Watson is loyal to Bailey, but once we’ve moved on from Bailey’s early years, from the jobbing danceband musician, from the glory days of the Joseph Holbrooke Trio (founded by Bailey with bassist Bryars and drummer Tony Oxley), the story is over. Even Bailey is ambivalent about the improv ‘scene’ and its continued survival. Watson consistently fails to interrogate practices within this story of free improvisation that contradict Bailey’s vision. Improv’s bruising encounters with dada/fluxus/performance art that disrupt the (for Bailey) necessary co-operation between players, the practice of improvising to recordings of other improvisers, the ‘contribution’ of ‘bargers-in’, and lastly the status of recordings themselves are all passed over. As a paid ‘reviewer of records’ and yet despiser of commodities, this last one at least should interest Watson. But these are merely listed: gigs you should’ve been at; CDs you should own (and simultaneously should not, or maybe could on auratic vinyl); and, as if performances were not commodities, yearly shareholders reports from Company Week, the annual London improv event Bailey helped run.
The most organised contradiction is mentioned obliquely, namely the 31st March 1984 Association of Improvised Music (AIM) Forum, Improvisation: History, Directions and Practice. At this event, practising improvisers Eddie Prévost and Andy Hamilton held that habits and conventions attending the performance become idiom (just as Adorno argues that form is sedimented content). More seriously, for Prévost, Bailey’s Improvisation: It’s Nature and Practice in Music had erroneously tried to make non-idiomatic improvisation an ‘agreed objective’. This is the ideological fault line of the scene, and Watson knows it, having been ‘the subject of a furious public dressing down’ by Evan Parker (uninterviewed – the commissar vanishes) for criticising the use of tonal material in an improvisation. With a charming rhetorical flourish, Watson affects to be so disgusted by these refusals to accept free improvisation’s modernist agenda (this Stravinskyite ‘self-conscious revocation of musical knowledge’ as Adorno might say) that he is unable to review the Company Week featuring these key AIM musicians – many of whom have now gone on to become the mainstream of free improvisation.
Image: Derek Bailey
To fit the worlds of free improvisation and book publishing inside each other Watson has relied on a readymade structure of biography, and in particular Frank Kofsky’s Black Nationalism and the Revolution in Music, but in its re-issued and zombiefied form: John Coltrane and the Jazz Revolution of the 1960s. As with improvisation, the first cut is the deepest. Just compare these titles and Watson’s title, they’re a fair summary of what lies within and the historical tendency to atomisation. In the later book, the chapter on the economic injustices of the jazz industry has been hived off into a separate (and thinner) book Black Music, White Business, and replaced by the (personality) cult of John Coltrane. As Kofsky, Leroi Jones (Amiri Baraka), and Francis Newton (E.J. Hobsbawm) noted, other than Bill Evans (and perhaps Bix Beiderbecke), innovation in Jazz is down to black people, but the business and critical apparatus of it remained in the hands of whites. Kofsky uses Marx and Engels’ dictum that, under capitalism, ideologically all things appear ‘upside down as in a camera obscura’ to explain the inversion of the role of Black musicians within Jazz – both critically and economically. Indeed Pathfinder Press have taken this to heart and bound my copy of Black Nationalism upside down within its cover.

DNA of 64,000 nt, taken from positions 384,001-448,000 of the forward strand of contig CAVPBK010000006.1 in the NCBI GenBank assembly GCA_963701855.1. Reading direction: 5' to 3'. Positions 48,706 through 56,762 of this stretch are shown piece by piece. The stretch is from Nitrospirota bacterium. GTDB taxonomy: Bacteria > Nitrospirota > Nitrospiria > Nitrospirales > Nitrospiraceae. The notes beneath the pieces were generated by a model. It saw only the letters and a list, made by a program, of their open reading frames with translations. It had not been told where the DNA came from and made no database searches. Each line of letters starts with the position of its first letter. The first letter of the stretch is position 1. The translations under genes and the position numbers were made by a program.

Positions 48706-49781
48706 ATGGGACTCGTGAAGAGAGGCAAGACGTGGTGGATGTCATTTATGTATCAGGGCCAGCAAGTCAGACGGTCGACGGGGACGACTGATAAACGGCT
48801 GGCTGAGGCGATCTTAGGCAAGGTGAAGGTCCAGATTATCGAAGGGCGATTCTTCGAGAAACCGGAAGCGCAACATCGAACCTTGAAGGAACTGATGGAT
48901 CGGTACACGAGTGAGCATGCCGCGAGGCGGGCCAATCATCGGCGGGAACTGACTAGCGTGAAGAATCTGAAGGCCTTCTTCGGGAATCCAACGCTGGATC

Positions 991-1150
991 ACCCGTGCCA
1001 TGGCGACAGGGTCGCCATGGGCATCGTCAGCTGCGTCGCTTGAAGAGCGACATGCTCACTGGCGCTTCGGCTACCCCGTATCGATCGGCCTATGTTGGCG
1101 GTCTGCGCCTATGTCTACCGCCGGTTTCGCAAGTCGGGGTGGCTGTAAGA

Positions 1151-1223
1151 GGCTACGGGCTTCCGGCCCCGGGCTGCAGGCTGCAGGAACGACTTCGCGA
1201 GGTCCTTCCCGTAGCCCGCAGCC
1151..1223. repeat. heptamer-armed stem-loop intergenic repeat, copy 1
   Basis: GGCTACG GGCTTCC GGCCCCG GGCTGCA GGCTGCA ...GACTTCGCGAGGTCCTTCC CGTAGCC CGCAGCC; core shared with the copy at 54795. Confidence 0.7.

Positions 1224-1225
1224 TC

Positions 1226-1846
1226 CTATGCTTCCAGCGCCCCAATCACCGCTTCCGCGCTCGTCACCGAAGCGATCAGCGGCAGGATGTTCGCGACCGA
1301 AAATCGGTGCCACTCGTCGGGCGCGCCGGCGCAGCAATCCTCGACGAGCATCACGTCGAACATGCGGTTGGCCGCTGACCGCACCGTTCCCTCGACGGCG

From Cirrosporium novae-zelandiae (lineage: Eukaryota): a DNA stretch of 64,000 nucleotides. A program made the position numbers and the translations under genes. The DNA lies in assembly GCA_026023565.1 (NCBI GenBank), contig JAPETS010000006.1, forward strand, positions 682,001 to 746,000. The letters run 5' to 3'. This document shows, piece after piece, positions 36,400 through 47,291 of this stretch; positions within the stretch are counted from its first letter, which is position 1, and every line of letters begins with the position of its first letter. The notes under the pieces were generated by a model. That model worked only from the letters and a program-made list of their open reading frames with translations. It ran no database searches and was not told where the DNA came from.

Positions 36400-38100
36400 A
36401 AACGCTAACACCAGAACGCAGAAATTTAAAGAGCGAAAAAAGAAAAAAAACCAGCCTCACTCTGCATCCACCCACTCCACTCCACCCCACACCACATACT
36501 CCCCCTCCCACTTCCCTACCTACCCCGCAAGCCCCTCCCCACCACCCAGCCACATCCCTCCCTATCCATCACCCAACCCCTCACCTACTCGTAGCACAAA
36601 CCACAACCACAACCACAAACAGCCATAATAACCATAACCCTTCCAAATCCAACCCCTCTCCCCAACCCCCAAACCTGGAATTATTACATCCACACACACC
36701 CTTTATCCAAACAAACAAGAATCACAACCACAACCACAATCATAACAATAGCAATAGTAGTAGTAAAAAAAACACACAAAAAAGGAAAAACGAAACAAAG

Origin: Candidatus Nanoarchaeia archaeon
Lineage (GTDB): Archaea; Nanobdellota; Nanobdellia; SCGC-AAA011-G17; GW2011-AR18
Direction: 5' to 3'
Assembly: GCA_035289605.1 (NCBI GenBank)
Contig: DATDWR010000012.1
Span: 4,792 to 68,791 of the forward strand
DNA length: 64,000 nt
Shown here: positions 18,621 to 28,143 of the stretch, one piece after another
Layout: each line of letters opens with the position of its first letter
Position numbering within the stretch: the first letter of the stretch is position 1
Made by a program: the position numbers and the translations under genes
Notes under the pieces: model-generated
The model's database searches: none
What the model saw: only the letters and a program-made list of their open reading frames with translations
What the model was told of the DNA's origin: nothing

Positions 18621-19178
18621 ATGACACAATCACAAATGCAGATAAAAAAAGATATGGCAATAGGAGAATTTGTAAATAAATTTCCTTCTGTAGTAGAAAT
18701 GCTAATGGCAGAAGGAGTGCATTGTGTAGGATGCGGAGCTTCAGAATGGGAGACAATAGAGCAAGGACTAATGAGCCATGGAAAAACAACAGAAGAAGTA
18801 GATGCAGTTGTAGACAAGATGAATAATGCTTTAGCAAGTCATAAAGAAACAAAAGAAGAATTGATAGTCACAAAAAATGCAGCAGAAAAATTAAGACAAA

Let us take this insight further and apply it to free improvisation – let us invert that moment.
The moment of free improvisation is precisely and only free because the rest of time and volition is in chains. The autonomy of free improv is created by the exclusion of idiomatic music, conventional moments of musical signification, theory, levels of language other than musical ones. A lot of baby has been thrown out with the bathwater to make these moments possible – and if Adorno is correct, like the 1910 revolutionary art movements, free improvisers are experiencing not new freedoms but more things ‘constantly pulled into the vortex of the newly taboo’. In this light, the Association of Improvised Music’s objections to Bailey’s exclusion of the idiomatic become an understandable (if futile), defence of the scene.
Yet, according to Christophe Mencke, in his The Sovereignty of Art, these discourses smuggle within them Adorno’s antinomy of aesthetic semblance: not only does ‘form deform’, suicide by music’s own laws of development, by its autonomy – but also music has a real social effect deriving from its truth value – it is sovereign.
There is a duality to the modern view of aesthetic experience (and thus to modern views on music). On the one hand it is one discourse among many, adhering to its own internal logic, possessing no negating or affirming powers over non-aesthetic experience (and vice versa) – autonomy; on the other, it exceeds the bounds of its discourse, it is granted not just a relative validity within its own discourse but an absolute one – it becomes ‘the vehicle for an experientially enacted critique of reason’ – sovereignty. On the face of it both cannot hold simultaneously, yet Adorno links these by the Kantian concept of antinomy, arguing that for a full understanding both must be present and neither must be sacrificed to the other.
Once upon a time, music was held to be autonomous, its own discourse within the field of reason governed by its own laws and not determined by some other realm, economics for instance. However, these laws gradually ruled more and more things taboo until what was easy and natural had to be abandoned and replaced with what was difficult and unpleasant. This trajectory can be found in Adorno’s Philosophy of Modern Music, Witold Gombrowicz’s Diaries and Leroi Jones’ Blues People. It cost classical music in Europe not just it’s audience but also its social effect, this music ceased to be at the heart of the culture, just as BeBop did.